As the costs to attend colleges and universities continue to rise, college students, as a whole, have declined further into debt. Many students compensate for rising university costs by taking out massive amounts of loans.
Loans are obviously not the answer, but there are very few alternatives available to students to assist their needs; parents’ money can only stretch so far. We are told that a college education is necessary to find employment in today’s economy. However, it seems colleges and universities utilize this widely recognized statement as a justification to hike prices every year.
According to The New York Times article published this past September, the total student debt in the United States has climbed to an exorbitant $1 trillion.
“Nearly one in every six borrowers with a (loan) balance is in default. The amount of defaulted loans — $76 billion — is greater than the yearly tuition bill for all students at public, two- and four-year colleges and universities.”
According to statisticbrain.com, the average cost of tuition at a four-year university was $22,092, as of the 2010-2011 academic year. Just 10 years prior, in the 2000-2001 academic year, an average four-year university potentially only cost a student $12,922. That is almost $10,000 less than the current norm; no wonder the number of students taking out loans has skyrocketed.
My first thought about rising tuition costs at colleges was that inflation was the direct cause. However this may not be true at all.
According to an article published by Bloomberg, “The public-college increase outstripped inflation of about two percent or less during the period when administrators made their decisions (on tuition costs).”
As terrible as that sounds, this statistic is an improvement from the almost 5 percent difference between college tuition rates and rising inflation rates.
Another major reason debt for college students continues to rise is the difficulty of finding a job straight out of college. Some students will end up deferring loans until they make enough money to repay them, which may never happen.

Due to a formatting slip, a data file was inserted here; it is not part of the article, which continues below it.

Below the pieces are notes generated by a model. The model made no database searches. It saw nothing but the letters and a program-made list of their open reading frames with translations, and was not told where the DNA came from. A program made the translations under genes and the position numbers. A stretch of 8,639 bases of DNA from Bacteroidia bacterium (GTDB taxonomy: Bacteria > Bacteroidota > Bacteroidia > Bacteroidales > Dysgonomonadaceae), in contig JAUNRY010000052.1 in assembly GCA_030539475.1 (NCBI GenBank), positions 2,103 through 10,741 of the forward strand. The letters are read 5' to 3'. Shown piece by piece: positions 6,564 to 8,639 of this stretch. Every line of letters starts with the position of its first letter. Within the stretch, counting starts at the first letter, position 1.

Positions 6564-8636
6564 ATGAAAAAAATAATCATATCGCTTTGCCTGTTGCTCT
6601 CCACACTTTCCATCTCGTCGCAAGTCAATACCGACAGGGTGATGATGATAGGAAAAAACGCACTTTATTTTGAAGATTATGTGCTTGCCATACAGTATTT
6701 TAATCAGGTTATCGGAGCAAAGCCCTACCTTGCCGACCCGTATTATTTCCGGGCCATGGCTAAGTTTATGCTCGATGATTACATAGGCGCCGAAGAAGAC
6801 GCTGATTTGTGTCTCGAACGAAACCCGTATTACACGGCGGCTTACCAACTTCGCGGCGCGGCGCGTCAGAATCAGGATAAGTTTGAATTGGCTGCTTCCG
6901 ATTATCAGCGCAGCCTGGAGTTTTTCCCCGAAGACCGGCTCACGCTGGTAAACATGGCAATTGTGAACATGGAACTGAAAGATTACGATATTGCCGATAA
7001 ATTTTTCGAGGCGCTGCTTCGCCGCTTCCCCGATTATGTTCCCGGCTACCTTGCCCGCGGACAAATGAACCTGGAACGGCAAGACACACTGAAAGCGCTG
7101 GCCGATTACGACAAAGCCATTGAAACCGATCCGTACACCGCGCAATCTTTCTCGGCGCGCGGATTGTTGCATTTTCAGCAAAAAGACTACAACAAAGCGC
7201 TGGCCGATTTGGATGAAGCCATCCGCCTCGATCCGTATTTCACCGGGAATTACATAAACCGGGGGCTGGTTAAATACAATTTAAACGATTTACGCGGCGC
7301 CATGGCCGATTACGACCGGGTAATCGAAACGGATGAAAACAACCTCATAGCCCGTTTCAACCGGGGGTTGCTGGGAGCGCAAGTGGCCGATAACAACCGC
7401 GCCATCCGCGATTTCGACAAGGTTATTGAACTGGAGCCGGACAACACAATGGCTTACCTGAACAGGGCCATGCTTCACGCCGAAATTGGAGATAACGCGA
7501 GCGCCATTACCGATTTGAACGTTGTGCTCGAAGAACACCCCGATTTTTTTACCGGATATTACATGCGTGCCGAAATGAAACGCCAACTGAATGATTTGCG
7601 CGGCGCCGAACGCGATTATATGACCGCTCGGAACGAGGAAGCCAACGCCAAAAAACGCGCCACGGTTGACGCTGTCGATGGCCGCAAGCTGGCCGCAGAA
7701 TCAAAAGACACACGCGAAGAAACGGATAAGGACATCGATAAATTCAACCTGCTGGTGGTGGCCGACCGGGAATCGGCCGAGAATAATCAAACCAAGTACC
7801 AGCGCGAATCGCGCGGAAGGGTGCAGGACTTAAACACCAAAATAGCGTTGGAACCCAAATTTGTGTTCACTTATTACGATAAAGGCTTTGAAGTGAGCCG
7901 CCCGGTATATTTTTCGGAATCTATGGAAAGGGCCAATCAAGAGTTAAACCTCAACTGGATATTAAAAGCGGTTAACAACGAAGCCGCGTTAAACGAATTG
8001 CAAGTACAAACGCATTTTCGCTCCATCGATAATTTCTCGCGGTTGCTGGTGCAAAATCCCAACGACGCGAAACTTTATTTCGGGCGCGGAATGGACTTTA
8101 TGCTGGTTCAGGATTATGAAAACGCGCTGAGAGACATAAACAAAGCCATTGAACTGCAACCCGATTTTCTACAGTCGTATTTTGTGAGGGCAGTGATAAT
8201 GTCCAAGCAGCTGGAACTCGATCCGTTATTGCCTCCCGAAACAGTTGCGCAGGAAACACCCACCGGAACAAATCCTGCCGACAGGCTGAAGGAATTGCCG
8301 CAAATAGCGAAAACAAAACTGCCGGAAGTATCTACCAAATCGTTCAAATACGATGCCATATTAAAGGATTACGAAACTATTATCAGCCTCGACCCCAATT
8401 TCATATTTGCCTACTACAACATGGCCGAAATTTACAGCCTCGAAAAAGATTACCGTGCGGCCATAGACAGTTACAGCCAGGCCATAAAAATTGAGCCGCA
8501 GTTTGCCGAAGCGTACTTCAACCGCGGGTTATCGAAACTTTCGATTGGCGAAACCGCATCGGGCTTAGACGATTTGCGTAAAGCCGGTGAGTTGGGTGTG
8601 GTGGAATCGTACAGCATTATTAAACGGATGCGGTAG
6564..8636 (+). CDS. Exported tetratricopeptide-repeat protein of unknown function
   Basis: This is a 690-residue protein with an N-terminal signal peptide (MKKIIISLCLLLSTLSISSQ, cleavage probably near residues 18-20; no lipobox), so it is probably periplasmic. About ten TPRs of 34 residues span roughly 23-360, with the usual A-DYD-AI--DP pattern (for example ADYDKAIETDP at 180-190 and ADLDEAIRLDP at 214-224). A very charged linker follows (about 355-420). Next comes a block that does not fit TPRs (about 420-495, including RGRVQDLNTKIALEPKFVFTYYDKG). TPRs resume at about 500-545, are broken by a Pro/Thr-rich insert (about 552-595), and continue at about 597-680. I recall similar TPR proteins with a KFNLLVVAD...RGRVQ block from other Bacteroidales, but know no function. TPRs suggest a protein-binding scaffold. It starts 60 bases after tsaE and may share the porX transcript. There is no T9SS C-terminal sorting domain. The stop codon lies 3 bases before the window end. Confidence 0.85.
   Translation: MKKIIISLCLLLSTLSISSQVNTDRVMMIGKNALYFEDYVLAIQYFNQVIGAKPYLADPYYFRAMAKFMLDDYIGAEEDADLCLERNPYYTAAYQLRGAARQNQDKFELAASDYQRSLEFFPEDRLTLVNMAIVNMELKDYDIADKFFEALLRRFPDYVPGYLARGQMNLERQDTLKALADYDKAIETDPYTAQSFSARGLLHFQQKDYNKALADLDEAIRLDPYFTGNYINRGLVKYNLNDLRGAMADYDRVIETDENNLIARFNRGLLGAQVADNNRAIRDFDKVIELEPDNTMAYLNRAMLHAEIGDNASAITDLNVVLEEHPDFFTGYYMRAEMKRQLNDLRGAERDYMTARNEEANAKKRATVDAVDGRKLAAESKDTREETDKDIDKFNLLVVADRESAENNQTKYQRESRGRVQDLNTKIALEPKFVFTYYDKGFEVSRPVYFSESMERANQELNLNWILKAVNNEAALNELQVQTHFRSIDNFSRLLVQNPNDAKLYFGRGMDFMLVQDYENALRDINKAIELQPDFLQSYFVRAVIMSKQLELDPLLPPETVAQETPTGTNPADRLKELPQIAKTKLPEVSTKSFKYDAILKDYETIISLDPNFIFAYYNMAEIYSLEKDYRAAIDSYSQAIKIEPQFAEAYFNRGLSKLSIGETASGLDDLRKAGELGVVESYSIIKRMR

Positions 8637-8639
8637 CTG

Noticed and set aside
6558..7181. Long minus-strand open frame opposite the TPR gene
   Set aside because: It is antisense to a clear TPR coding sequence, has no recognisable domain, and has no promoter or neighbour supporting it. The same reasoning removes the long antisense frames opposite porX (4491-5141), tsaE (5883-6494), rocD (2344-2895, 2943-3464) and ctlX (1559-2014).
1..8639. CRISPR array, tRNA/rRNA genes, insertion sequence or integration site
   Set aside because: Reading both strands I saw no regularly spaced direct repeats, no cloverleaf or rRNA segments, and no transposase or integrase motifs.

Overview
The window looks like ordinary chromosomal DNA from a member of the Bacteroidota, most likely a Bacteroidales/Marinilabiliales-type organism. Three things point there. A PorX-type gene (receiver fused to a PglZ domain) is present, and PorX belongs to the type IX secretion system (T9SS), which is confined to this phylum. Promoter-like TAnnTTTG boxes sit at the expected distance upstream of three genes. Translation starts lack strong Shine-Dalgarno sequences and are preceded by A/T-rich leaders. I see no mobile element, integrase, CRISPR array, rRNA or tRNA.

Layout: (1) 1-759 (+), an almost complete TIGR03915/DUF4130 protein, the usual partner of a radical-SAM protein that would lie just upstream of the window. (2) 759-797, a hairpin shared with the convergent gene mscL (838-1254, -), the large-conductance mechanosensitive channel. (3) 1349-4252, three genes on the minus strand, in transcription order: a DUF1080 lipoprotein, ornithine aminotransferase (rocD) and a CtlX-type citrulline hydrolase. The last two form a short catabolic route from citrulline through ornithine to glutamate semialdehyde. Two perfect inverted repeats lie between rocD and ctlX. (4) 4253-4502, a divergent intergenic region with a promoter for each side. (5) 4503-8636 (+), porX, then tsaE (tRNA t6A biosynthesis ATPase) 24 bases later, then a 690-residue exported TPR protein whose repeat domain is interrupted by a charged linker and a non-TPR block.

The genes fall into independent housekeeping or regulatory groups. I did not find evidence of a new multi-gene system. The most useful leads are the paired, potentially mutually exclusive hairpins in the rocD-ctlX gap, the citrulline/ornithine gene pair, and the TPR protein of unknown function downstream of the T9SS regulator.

Last year, the Economic Policy Institute released an article titled “The Class of 2012: Labor Market for Young Graduates Remains Grim.” It stated that unemployment rates among young workers below the age of 25 is double the average for potential employees older than 25. Without a job, some student loans will just build interest over time, making them almost impossible to pay off in a lifetime.
This past week, an article in the Huffington Post announced that liberal arts college Spring Arbor University attempted to fix the student debt problem in a very questionable way. Its plan states that if a student who graduates from their university and does not receive steady employment, they will assist in loan payment for that graduate. This plan has definite strengths but also has some major drawbacks.
For one thing, this would not be fair to the students who did not have to take out loans or found steady employment and received no aid. In addition, the university would be showing students that taking the easy way out would actually end up furthering their agenda, making it so that they do not need to take responsibility for their loans.
I agree students should be held accountable for the loans they take out. However, the rising costs of tuition have caused students to take out larger loans, making it harder for them to pay back their debts in a job market that is completely unforgiving. I think it may be time for universities to lower the cost of a college education.
If colleges truly cared about the well-being of their graduates, they would take lowering costs into consideration. Do they really want more than 50 percent of their students leaving with a negative dollar sign hanging over their heads?